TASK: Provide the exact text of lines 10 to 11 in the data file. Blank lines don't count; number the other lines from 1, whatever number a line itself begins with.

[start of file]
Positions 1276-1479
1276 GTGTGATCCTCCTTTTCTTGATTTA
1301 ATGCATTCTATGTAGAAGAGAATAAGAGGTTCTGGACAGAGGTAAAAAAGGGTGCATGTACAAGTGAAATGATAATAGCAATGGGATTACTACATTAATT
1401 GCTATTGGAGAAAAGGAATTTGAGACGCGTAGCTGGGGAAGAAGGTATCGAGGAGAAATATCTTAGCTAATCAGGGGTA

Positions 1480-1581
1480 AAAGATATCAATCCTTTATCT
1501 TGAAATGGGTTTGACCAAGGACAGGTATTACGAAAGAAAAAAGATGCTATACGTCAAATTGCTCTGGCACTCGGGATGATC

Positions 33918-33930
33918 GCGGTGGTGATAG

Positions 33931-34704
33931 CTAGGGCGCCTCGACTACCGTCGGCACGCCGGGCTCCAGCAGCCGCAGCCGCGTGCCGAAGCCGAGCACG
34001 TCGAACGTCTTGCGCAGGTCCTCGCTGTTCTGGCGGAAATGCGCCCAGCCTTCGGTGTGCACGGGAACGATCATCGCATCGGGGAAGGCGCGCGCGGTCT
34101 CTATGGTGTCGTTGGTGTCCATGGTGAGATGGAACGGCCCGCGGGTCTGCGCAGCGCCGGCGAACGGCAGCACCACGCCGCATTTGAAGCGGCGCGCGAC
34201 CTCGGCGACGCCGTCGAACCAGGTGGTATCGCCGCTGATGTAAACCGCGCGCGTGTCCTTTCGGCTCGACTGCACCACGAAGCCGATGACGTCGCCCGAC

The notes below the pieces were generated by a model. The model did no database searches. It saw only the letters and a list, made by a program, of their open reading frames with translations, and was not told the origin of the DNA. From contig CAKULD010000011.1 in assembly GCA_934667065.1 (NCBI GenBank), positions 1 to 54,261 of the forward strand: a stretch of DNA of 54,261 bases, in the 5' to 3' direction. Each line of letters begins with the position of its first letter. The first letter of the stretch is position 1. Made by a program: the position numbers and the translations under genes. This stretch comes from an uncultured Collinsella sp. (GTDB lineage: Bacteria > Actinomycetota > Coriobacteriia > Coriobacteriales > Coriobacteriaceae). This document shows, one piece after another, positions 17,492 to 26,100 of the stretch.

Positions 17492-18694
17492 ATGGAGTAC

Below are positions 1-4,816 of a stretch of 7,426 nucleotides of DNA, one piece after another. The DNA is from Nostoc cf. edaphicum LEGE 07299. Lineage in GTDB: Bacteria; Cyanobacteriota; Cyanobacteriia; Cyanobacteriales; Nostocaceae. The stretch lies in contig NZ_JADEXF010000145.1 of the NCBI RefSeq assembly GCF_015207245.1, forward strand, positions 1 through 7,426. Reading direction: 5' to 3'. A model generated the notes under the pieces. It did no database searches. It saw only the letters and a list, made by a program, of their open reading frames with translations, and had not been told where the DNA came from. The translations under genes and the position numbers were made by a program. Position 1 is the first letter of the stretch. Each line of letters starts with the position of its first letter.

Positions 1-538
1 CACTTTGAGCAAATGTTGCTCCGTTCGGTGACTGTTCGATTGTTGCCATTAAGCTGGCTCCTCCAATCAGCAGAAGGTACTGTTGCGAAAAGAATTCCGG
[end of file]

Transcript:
Positions 33931-34704
33931 CTAGGGCGCCTCGACTACCGTCGGCACGCCGGGCTCCAGCAGCCGCAGCCGCGTGCCGAAGCCGAGCACG